Robert Reich on Social Security

Former Secretary of Labor; Democratic Challenger MA Governor

Open the lockbox & throw away key: Better reforms needed

A serious approach to reforming Social Security would involve reforms like raising the retirement age to 70 (sensible, given that we’re living longer) and making the benefit formula more progressive so wealthy retirees don’t end up collecting such fat Social Security checks every month. But keeping sacrosanct a fictional account called the yearly Social Security surplus is the silliest way imaginable. Not only does it require balancing the rest of the budget even when deficit spending is needed to keep the economy moving, but it also prevents the government from borrowing money to spend on all sorts of other useful objectives--including objectives that might fuel economic growth and help save Social Security.

By pledging not to touch the Social Security surplus and by criticizing Bush for doing so, Democrats are putting themselves in a fiscal straitjacket that has nothing to do with the real issues facing the country. They’d be wise to open the lockbox and throw away the key.

Source: The New Republic, “Out of the Box” , Sep 10, 2001

Privatization is the first cousin of social Darwinism

Democrats have attacked Bush’s tax plan for sloppy math. “No way the numbers will fit” is the common complaint. Inevitably, the Bushies will have to raid the Social Security trust fund, say Democrats. Yet Democrats won’t commit to repealing the tax cut. As a result, they’ve sprung a fiscal trap on themselves-[requiring] even deeper cuts in spending, in order to keep the budget balanced.

The fiscal trap undermines the Democrats’ contention that Bush’s one-sided Social Security commission has painted a misleadingly bleak picture of Social Security’s future. If the Bush tax cut is as fiscally irresponsible as the Democrats say, then Social Security’s future is indeed bleak & they should commit to repealing the tax cut. The issue isn’t the “solvency” of the system but whether we participate together in providing that support or decide that individuals and families should be on their own. Privatization is the first cousin of social Darwinism. That’s what Democrats should be shouting about.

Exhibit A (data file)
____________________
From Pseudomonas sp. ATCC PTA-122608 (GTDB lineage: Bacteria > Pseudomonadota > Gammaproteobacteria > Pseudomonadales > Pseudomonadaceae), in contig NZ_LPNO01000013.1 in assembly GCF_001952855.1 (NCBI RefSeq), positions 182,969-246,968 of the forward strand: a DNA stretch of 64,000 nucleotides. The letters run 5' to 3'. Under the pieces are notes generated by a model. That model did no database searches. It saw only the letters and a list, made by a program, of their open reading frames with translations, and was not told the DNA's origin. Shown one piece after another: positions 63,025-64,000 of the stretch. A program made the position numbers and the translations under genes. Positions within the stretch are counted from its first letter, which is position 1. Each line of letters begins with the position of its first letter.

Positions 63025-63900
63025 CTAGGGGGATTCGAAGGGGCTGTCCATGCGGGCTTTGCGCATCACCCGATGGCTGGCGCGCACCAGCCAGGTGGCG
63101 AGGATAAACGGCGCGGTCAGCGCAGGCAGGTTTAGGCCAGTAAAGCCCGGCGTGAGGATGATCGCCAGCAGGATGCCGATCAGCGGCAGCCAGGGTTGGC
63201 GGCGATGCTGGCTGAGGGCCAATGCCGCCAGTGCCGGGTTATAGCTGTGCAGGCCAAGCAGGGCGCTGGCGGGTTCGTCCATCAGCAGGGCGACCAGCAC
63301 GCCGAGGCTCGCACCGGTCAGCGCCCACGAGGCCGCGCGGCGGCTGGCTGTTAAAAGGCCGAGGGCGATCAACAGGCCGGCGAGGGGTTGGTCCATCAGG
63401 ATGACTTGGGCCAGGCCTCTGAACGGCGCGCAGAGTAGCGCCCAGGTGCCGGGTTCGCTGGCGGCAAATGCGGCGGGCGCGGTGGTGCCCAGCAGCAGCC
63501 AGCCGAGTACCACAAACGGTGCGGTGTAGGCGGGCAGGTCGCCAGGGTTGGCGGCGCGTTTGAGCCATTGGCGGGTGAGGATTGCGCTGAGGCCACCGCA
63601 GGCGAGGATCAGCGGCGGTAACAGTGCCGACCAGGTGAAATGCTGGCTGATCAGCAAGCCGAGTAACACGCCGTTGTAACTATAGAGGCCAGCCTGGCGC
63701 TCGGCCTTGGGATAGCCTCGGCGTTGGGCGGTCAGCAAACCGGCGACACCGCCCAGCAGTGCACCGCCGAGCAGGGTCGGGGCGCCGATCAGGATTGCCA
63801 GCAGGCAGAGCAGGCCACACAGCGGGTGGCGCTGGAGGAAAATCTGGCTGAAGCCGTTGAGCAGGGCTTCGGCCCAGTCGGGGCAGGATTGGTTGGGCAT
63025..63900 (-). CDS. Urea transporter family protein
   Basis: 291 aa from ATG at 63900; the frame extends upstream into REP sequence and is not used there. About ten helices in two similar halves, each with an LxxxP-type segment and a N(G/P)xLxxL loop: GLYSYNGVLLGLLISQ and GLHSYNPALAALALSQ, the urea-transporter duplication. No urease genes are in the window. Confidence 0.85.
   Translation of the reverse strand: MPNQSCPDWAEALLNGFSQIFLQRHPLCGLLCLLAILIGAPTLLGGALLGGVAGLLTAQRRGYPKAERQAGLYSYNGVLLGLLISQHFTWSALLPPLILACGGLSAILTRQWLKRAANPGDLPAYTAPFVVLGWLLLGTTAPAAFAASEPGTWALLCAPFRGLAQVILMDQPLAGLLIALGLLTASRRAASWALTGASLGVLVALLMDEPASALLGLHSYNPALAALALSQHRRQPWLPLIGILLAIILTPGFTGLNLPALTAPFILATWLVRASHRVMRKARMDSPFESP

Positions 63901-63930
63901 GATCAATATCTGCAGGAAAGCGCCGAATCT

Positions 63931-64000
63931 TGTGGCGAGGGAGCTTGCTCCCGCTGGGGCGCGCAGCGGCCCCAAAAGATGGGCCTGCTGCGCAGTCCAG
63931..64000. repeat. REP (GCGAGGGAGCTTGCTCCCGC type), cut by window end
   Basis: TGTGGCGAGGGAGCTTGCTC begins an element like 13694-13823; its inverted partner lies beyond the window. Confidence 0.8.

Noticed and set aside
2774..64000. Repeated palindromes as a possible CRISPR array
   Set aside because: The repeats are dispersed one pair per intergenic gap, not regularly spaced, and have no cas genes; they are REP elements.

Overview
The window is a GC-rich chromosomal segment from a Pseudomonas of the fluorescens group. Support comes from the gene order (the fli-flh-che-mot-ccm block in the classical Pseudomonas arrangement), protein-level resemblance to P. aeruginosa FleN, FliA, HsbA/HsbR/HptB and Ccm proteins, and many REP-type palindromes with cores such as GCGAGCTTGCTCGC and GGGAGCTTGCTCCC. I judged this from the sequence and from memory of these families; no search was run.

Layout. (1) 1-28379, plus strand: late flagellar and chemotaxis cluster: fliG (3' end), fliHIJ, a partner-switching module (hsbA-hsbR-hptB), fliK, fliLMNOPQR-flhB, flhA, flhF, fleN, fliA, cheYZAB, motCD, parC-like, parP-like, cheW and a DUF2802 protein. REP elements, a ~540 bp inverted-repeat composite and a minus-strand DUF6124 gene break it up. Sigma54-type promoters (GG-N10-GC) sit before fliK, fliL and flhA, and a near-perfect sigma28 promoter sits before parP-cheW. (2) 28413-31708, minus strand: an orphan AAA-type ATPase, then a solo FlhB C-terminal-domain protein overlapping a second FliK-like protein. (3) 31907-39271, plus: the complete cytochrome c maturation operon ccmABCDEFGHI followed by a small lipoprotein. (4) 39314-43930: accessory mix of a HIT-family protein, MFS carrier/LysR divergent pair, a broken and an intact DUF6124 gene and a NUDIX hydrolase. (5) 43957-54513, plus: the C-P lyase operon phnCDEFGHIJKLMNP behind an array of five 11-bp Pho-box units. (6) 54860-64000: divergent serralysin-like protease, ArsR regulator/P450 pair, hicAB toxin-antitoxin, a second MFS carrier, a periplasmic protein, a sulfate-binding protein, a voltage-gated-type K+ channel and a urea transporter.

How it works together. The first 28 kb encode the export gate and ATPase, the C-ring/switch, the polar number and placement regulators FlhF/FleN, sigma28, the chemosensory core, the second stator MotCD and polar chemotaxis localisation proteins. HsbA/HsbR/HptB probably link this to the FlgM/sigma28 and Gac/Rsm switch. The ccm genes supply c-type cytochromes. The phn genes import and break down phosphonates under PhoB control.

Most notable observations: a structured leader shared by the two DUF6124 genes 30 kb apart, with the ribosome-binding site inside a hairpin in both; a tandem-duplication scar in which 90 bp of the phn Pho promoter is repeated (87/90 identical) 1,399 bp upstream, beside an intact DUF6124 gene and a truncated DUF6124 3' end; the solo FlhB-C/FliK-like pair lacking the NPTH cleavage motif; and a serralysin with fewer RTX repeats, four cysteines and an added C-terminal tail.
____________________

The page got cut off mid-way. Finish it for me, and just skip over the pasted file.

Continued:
Source: The American Prospect, vol.12, no.15, “Fiscal Irresp.” , Aug 27, 2001

Keep Trust Fund as federal “insurance pool”

[When departing as Labor Secretary], I knew Medicare and Social Security would be revisited. Republicans wanted to turn Medicare into private medical savings accounts, and Wall Street was salivating over the prospect of “privatizing” Social Security. I wanted to be there to argue that the wealthier and healthier shouldn’t be allowed to opt out of these insurance pools, that we can’t have still more shredding of what’s left of the social compact.
Source: Locked in the Cabinet, p.345 , Feb 16, 1997

Other governors on Social Security: Robert Reich on other issues:
MA Gubernatorial:
Deval Patrick
MA Senatorial:
John Kerry
Scott Brown

Newly seated 2010:
NJ Chris Christie
VA Bob McDonnell

Term-limited as of Jan. 2011:
AL Bob Riley
CA Arnold Schwarzenegger
GA Sonny Perdue
HI Linda Lingle
ME John Baldacci
MI Jennifer Granholm
NM Bill Richardson
OK Brad Henry
OR Ted Kulongoski
PA Ed Rendell
RI Donald Carcieri
SC Mark Sanford
SD Mike Rounds
TN Phil Bredesen
WY Dave Freudenthal
Newly Elected Nov. 2010:
AL: Robert Bentley (R)
CA: Jerry Brown (D)
CO: John Hickenlooper (D)
CT: Dan Malloy (D)
FL: Rick Scott (R)
GA: Nathan Deal (R)
HI: Neil Abercrombie (D)
IA: Terry Branstad (R)
KS: Sam Brownback (R)
ME: Paul LePage (R)
MI: Rick Snyder (R)
MN: Mark Dayton (D)
ND: Jack Dalrymple (R)
NM: Susana Martinez (R)
NV: Brian Sandoval (R)
NY: Andrew Cuomo (D)
OH: John Kasich (R)
OK: Mary Fallin (R)
PA: Tom Corbett (R)
RI: Lincoln Chafee (I)
SC: Nikki Haley (R)
SD: Dennis Daugaard (R)
TN: Bill Haslam (R)
VT: Peter Shumlin (D)
WI: Scott Walker (R)
WY: Matt Mead (R)
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Page last updated: Nov 23, 2011